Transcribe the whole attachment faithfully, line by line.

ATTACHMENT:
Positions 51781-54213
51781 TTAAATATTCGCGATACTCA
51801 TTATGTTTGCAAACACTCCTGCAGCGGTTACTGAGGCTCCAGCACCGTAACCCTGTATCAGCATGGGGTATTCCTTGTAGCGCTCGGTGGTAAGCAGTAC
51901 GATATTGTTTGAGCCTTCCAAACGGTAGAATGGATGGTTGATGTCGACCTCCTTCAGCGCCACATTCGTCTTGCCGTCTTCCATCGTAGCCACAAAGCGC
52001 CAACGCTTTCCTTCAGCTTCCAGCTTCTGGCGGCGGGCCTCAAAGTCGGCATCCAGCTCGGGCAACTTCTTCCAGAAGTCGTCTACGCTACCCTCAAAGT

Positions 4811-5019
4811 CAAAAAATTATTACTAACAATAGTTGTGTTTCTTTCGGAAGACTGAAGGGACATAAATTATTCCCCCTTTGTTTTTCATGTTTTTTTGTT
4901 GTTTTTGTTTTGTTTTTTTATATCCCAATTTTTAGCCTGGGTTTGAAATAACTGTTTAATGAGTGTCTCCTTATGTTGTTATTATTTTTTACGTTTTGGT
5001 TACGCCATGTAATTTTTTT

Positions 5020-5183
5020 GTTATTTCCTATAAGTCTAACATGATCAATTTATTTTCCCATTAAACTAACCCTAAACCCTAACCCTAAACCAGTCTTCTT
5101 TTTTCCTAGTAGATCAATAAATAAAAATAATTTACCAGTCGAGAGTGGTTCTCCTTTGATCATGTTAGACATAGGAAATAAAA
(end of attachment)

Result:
Positions 51781-54213
51781 TTAAATATTCGCGATACTCA
51801 TTATGTTTGCAAACACTCCTGCAGCGGTTACTGAGGCTCCAGCACCGTAACCCTGTATCAGCATGGGGTATTCCTTGTAGCGCTCGGTGGTAAGCAGTAC
51901 GATATTGTTTGAGCCTTCCAAACGGTAGAATGGATGGTTGATGTCGACCTCCTTCAGCGCCACATTCGTCTTGCCGTCTTCCATCGTAGCCACAAAGCGC
52001 CAACGCTTTCCTTCAGCTTCCAGCTTCTGGCGGCGGGCCTCAAAGTCGGCATCCAGCTCGGGCAACTTCTTCCAGAAGTCGTCTACGCTACCCTCAAAGT

Positions 4811-5019
4811 CAAAAAATTATTACTAACAATAGTTGTGTTTCTTTCGGAAGACTGAAGGGACATAAATTATTCCCCCTTTGTTTTTCATGTTTTTTTGTT
4901 GTTTTTGTTTTGTTTTTTTATATCCCAATTTTTAGCCTGGGTTTGAAATAACTGTTTAATGAGTGTCTCCTTATGTTGTTATTATTTTTTACGTTTTGGT
5001 TACGCCATGTAATTTTTTT

Positions 5020-5183
5020 GTTATTTCCTATAAGTCTAACATGATCAATTTATTTTCCCATTAAACTAACCCTAAACCCTAACCCTAAACCAGTCTTCTT
5101 TTTTCCTAGTAGATCAATAAATAAAAATAATTTACCAGTCGAGAGTGGTTCTCCTTTGATCATGTTAGACATAGGAAATAAAA